BREAKING NEWS: The Braves’ Upcoming Schedule Offers Benefits and Difficulties…

Upcoming Schedule Has Both Advantages and Challenges for Braves

The Philadelphia Phillies are not as well-scheduled as the Atlanta Braves, but they do face some immediate difficulties.

The season has started off well for the Atlanta Braves. Atlanta’s current record of 26-14 is impressive given the difficulties they have faced thus far, including the injuries to Sean Murphy (oblique) and Spencer Strider (elbow), though Murphy will begin a rehab assignment next week and should return soon, the absences of Ozzie Albies (foot) and Austin Riley (side), and the offensive slumps of Ronald Acuña Jr. and Matt Olson.

Looking back, it’s almost remarkable that Atlanta is just three games behind in the National League East; as of Thursday morning, the Philadelphia Phillies have won sixteen of their previous nineteen games, increasing their advantage in the division to three games.

Though there will be difficulties, the Atlanta schedule that is coming up should be helpful.

The quality of the opponent matters. One of the most obvious distinctions between Atlanta’s and Philadelphia’s schedules has been the calibre of opponents they have faced. Based on winning percentage, the Phillies have had the easiest schedule in baseball thus far, with an ESPN Strength of Schedule of just.457.

Intriguingly, the Braves, who defeated Philadelphia two games to one in the season-opening series at Citizens Bank Park, are the only team Philadelphia has faced with a winning record through 44 games played. Over the course of the remaining games, this will balance out a little bit. With a Strength of Schedule of.504, Philly presently has the 13th-hardest schedule to contend with for the duration of the season. Ten games versus Atlanta, six games against the Los Angeles Dodgers, three games each against the New York Yankees and Baltimore Orioles, and six games against the Milwaukee Brewers are among their hardest challenges.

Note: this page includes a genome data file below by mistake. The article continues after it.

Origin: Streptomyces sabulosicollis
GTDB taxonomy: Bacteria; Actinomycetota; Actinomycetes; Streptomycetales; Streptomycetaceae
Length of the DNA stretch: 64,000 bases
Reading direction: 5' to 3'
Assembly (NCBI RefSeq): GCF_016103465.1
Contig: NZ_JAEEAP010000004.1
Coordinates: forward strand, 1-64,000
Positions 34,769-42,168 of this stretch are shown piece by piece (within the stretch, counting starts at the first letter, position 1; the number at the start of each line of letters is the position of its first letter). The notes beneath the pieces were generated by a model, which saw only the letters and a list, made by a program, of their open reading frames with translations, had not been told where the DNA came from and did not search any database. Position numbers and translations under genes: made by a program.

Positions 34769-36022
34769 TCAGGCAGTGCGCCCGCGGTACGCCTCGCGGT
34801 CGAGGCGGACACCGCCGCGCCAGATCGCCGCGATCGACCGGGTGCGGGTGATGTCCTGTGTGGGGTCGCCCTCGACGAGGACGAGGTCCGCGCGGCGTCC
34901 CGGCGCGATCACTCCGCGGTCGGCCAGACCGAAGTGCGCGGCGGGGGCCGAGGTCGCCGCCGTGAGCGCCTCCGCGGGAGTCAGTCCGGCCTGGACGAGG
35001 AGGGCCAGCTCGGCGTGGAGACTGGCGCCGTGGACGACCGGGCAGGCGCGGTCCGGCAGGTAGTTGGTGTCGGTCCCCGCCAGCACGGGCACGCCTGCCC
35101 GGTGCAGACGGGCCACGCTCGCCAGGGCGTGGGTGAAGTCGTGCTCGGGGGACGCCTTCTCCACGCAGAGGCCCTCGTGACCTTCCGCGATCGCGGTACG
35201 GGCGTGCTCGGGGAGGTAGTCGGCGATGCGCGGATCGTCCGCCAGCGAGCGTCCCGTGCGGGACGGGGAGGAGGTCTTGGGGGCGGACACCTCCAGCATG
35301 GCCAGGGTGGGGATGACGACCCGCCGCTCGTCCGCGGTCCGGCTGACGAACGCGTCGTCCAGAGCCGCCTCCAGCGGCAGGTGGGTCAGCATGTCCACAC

On the other hand, Atlanta has played twenty games against clubs that have a.500 or higher record, and they have an 11-9 record in those matches. With only.490 left in their Strength of Schedule, they rank 25th hardest. In addition to three games against the Los Angeles Angels and six against the St. Louis Cardinals, Atlanta still has six games against the Colorado Rockies and a complete divisional schedule against the Washington Nationals.

In an unfortunate turn of events, the Los Angeles Dodgers have the 28th hardest schedule left, with their one series against the Orioles, the Braves, and the Phillies ranking as their toughest opponents.

The upcoming schedule doesn’t have a lot of rest, however

Even if the remaining schedule is simple, Atlanta is going to be entering a strenuous period of play. The Braves have seventeen days of games after today’s off day. Monday, June 3rd, is the team’s next open date.


Atlanta’s strategically used off days to give their starters extra rest – Reynaldo López hasn’t made a start on anything less than one additional day of rest so far this season, getting either five or six days of rest before all but one of his outings (and seven days of rest on the other). Chris Sale is in a similar situation, having made one of his starts on regular rest but getting either five or six days between the others. To extend that strategy into this upcoming stretch, the Braves will need to strategically use call-ups from Triple-A Gwinnett to push back their scheduled starters.

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